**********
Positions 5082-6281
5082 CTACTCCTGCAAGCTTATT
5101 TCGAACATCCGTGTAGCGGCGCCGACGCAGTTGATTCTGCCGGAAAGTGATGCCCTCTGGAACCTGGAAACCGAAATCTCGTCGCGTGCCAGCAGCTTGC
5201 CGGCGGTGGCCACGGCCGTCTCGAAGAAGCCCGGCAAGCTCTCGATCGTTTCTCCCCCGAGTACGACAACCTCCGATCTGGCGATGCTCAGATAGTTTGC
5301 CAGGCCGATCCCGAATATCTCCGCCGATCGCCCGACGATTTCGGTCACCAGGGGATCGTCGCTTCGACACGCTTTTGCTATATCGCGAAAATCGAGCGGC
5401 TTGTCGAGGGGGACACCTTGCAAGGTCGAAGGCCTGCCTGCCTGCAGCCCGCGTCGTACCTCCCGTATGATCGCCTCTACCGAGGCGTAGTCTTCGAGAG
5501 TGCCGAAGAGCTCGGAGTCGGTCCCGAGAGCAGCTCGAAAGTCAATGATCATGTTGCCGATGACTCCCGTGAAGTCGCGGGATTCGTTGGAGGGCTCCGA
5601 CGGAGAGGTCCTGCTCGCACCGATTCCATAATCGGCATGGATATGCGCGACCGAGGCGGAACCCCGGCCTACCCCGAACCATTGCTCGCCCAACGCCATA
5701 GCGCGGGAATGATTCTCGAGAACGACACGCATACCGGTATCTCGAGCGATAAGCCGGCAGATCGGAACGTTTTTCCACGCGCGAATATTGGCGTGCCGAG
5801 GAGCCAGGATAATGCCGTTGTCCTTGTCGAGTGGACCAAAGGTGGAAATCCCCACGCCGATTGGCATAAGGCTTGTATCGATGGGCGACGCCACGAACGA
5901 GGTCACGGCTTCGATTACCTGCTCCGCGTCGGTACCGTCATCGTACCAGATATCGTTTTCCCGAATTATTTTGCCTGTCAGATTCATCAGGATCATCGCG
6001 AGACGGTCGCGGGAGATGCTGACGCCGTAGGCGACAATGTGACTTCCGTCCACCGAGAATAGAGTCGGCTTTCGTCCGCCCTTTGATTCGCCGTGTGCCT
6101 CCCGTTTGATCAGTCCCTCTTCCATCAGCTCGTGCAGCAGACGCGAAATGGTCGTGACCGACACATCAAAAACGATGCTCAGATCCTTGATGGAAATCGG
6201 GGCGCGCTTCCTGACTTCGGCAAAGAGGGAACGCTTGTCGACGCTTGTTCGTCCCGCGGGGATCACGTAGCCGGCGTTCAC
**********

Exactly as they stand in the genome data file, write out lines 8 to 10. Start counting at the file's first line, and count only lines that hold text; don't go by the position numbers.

5601 CGGAGAGGTCCTGCTCGCACCGATTCCATAATCGGCATGGATATGCGCGACCGAGGCGGAACCCCGGCCTACCCCGAACCATTGCTCGCCCAACGCCATA
5701 GCGCGGGAATGATTCTCGAGAACGACACGCATACCGGTATCTCGAGCGATAAGCCGGCAGATCGGAACGTTTTTCCACGCGCGAATATTGGCGTGCCGAG
5801 GAGCCAGGATAATGCCGTTGTCCTTGTCGAGTGGACCAAAGGTGGAAATCCCCACGCCGATTGGCATAAGGCTTGTATCGATGGGCGACGCCACGAACGA